The Wisdom Blog: Classic & Contemporary Buddhism

Solitary Retreat: Advice from the Rimé Masters of Tibet

by Holly Gayley
November 8, 2017
Wed, 11/08/2017 - 13:08 -- Holly Gayley

I pay homage to the benevolent root guru.

Generally, as the basis for practicing the sublime Dharma, there are two approaches: that of the householder and that of the renunciate. According to the first, the method for leaders as well as subordinates and ordinary people is to maintain their own household without contravening the path of Dharma. This is done by relying on the five foundations of comportment and the seven foundations of merit-making based on material goods. Although there are numerous such methods for attaining provisions for this world and the next, now is not the occasion to elaborate.

The second is the method for renunciates. Whether you are a novice or a fully ordained monastic, first and foremost exert yourself in studying: taking in worthy counsel and guarding it with great diligence. Even though there are general topics of knowledge—such as grammar, poetry, and astrology—in this short life during degenerate times, to be distracted by minutiae of this sort is akin to birds pecking at tiny bits of grain while a pile of feed slips away and is lost.

What is the essential point to grasp—solely and unmistakably—on the complete path to enlightenment? You need to obtain the unbroken blessings of the Dharma transmission traced to our teacher, the Buddha. It is not sufficient to read books alone. Rely on a master and thoroughly clarify your doubts regarding the instructions.

Then, without casting about and chasing after outwardly oriented knowledge, you should one-pointedly hold steady to practice and take to heart what you’ve learned. Don’t waste your life on misdeeds like appeasing corrupt associates and saving face amid turmoil. Don’t waste your life on the triad of enmity, contention, and spite. Don’t waste your life on commerce and agriculture, plans and projects, nor on the round of endless gossip.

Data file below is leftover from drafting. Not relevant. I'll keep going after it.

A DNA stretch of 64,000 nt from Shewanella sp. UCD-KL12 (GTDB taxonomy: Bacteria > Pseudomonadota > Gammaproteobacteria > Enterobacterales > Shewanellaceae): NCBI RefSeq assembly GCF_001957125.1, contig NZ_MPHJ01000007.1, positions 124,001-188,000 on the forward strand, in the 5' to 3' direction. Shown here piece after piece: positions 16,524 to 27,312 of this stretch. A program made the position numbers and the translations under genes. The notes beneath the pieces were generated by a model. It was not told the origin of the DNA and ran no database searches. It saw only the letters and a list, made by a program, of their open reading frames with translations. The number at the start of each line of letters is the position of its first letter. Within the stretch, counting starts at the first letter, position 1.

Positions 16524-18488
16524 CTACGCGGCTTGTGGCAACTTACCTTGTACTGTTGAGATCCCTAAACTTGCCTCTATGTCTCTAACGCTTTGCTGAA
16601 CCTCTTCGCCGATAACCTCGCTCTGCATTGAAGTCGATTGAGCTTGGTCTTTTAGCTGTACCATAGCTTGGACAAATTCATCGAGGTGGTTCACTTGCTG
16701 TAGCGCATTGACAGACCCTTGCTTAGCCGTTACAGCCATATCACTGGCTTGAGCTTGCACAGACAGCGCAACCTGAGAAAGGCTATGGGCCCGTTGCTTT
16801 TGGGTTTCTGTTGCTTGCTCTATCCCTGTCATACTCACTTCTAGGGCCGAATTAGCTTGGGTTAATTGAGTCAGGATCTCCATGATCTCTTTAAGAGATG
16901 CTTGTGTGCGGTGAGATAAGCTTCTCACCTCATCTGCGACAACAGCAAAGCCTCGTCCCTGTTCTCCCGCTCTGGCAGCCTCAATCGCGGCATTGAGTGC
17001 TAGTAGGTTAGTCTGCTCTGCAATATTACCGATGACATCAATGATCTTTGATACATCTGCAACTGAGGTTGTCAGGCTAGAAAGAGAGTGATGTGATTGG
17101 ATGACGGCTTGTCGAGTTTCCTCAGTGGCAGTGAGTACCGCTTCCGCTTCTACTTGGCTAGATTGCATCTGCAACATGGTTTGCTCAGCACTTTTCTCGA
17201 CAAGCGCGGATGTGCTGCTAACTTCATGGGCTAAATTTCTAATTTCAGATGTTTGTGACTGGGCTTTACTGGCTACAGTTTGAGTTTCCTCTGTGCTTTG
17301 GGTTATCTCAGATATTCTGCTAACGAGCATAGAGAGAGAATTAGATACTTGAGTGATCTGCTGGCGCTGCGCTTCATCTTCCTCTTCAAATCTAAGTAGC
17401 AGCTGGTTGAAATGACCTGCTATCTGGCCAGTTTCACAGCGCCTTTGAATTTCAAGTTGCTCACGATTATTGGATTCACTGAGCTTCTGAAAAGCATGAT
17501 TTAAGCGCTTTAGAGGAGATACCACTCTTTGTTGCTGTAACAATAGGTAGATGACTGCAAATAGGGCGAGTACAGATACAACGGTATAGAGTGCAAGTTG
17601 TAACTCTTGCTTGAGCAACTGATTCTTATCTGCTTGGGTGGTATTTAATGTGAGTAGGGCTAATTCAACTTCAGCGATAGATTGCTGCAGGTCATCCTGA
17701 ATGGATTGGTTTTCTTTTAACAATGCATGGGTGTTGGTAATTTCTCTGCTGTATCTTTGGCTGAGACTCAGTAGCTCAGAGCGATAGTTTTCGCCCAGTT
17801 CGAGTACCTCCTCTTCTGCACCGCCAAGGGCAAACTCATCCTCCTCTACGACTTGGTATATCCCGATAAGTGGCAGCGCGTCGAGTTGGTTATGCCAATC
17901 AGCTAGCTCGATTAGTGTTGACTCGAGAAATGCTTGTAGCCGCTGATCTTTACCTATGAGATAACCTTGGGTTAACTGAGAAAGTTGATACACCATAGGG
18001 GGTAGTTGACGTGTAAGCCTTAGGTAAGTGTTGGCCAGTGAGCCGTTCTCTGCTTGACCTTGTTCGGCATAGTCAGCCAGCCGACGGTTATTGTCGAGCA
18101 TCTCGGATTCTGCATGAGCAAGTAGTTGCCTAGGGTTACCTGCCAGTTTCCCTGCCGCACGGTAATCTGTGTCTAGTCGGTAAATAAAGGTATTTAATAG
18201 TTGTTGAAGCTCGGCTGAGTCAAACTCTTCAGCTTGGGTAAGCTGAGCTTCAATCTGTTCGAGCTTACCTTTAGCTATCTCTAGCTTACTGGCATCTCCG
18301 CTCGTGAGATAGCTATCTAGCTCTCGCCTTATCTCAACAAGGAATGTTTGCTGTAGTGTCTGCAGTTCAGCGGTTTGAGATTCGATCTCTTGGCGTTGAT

Doing all that, the opportunity for even one day of genuine practice won’t arise! So remove yourself from such clamor and remain in solitude. Even so, if when residing in solitary retreat you spend your time in carefree distraction, idle at leisure, doing whatever comes to mind, you’re no different from a herder reclining on a mountain slope. For that reason you must constantly train yourself in the four thoughts that turn the mind. If you’re distracted even for a moment, wavering between a Dharmic view and non-Dharmic thoughts, spur yourself to regain a sense of urgency. Without prior training, you’ll only generate a fickle hair-tip of renunciation—which at times arises even though you’re not meditating, and at times doesn’t arise even when meditating. For renunciation to be reliable and arise when needed, contemplate the four thoughts that turn the mind according to explanations from oral discourses and the textual tradition.

Each morning, forge the intention: “Today, instead of performing ordinary activities in this hermitage, I will sustain only my spiritual practice.” If you have Dharmic thoughts within a practice session but negative states of mind arise in the break between sessions, you’ll make no progress and gradually grow insensitive. Instead consistently cultivate mindfulness, examining yourself at all times and never forgetting the continuity of your spiritual practice.

In that way, maintain tremendous exertion. With excessive effort, however, you may get fed up and not want to stay in retreat. For this reason you should know how to engender diligence like a lute string that remains tight but relaxed. Occasionally listening to or reading the life stories of various past masters will enhance your diligence. For inspiration, read the life stories of the founding fathers of the Kagyü lineage such as Jetsun Milarepa, the lineage masters of Shijé and Nyungné, and the heart-essence lineage of Dzokchen, the Great Perfection.